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For radiology, meaningful use means workflow, system tune-up

In specialties such as radiology, meaningful use incentives are reached not by implementing EHR systems but by getting Web portals, data exchanges and quality reports in order.

While they might not create many electronic health record files and they might not even own an EHR application, radiologists are big players in health IT. They generate a lot of the patient care data found on hospital networks, and they will have to share it with the physicians who refer their patients. As a result, it is possible for radiology to get meaningful use incentives as spelled out in the federal government's EHR Incentive Program.

Radiologists' need for connectivity to and interoperability with EHR systems make them important enough, in the grand scheme of health care technology, to earn those incentive payments, said Dr. Keith Dreyer last Wednesday in a presentation for radiology site He is vice chairman of radiology informatics at Massachusetts General Hospital in Boston and a Harvard Medical School professor.

According to Dreyer's calculations after the Centers for Medicare & Medicaid Services (CMS) issued its meaningful use final rule last July, about 90% of radiologists are eligible for Medicare incentive payments -- as well as penalties for not conforming to meaningful use regulations. Radiologists tend to perform enough diagnostics outside of hospitals to meet eligibility criteria for meaningful use. Most will easily meet the requirement of seeing Medicare patients, too, because that age group overlaps with their typical patient.

"When you look at the 35,000 or so radiologists in the United States practicing -- and you multiply this out -- it's an over $1 billion dollar-incentive opportunity for U.S. radiologists, collectively," Dreyer said.

For IT leaders at hospitals or standalone clinics interested in securing meaningful use funds for radiology, Dreyer outlined how the game plans might differ from the typical physician's:

  • It's not (necessarily) about the EHR. Since many radiologists are not creating medical records but, rather, are adding data to patient records other providers create, the main goals for radiology in enabling meaningful use include processes such as image sharing, health information exchange (HIE) and clinical decision support -- and not necessarily EHR adoption.
  • Some of the meaningful use objectives don't apply to all radiologists, or at least a good share of them. Two obvious examples are e-prescribing, since few radiologists prescribe medications, and computerized physician order entry, or CPOE, since they typically are reading studies, not ordering treatments. The Office of the National Coordinator for Health IT within CMS listened to comments from several professional groups that banded together to submit a single radiology meaningful use comment letter earlier this year. The upshot? As of this writing, radiologists are exempt from five of the "core set" and six of the "menu item" meaningful use requirements. All of these are detailed (and updated as regulations evolve) at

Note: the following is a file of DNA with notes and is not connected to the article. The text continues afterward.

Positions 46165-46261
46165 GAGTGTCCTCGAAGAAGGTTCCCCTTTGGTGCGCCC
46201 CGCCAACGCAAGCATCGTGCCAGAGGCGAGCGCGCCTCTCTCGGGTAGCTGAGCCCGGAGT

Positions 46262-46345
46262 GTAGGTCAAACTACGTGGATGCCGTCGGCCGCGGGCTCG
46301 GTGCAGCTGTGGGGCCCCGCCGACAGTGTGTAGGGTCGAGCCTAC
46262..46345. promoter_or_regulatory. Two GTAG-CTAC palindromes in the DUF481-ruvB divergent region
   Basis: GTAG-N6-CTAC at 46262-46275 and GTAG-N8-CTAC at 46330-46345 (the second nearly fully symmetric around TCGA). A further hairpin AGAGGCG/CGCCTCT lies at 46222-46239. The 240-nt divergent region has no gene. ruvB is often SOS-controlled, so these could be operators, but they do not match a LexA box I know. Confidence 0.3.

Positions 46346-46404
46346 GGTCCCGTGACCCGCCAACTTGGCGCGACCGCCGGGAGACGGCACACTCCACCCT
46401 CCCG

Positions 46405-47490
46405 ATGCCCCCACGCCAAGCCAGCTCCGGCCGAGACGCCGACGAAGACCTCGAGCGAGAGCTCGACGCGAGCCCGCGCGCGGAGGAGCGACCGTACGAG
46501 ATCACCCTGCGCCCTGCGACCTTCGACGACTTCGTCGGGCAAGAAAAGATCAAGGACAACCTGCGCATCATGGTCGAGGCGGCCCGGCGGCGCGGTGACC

• Some technology in many radiology offices can fulfill meaningful use requirements -- recording smoking status of patients, for example, as well as providing personal health record files and Web portals for image sharing or maintaining a list of a patient's active diagnoses. Dreyer said to check with vendors to confirm that these systems are meaningful use-certified and to encourage them to certify if they aren't already.
  • However, other technologies required for meaningful use aren’t typically in radiology. IT staff will likely have to purchase and implement them to accomplish compliance goals. These might include applications enabling clinical decision support, HIE and ambulatory clinical quality measures reporting.
  • Once a radiologist has settled on which meaningful use requirements to pursue -- and in what order -- implementation steps include training the eligible practitioners who will be meaningfully using the EHR systems, confirming that the software in use is all certified for radiology meaningful use, and developing the data analytics and reporting mechanisms the regulations require.

Let us know what you think about the story; email Don Fluckinger, Features Writer.

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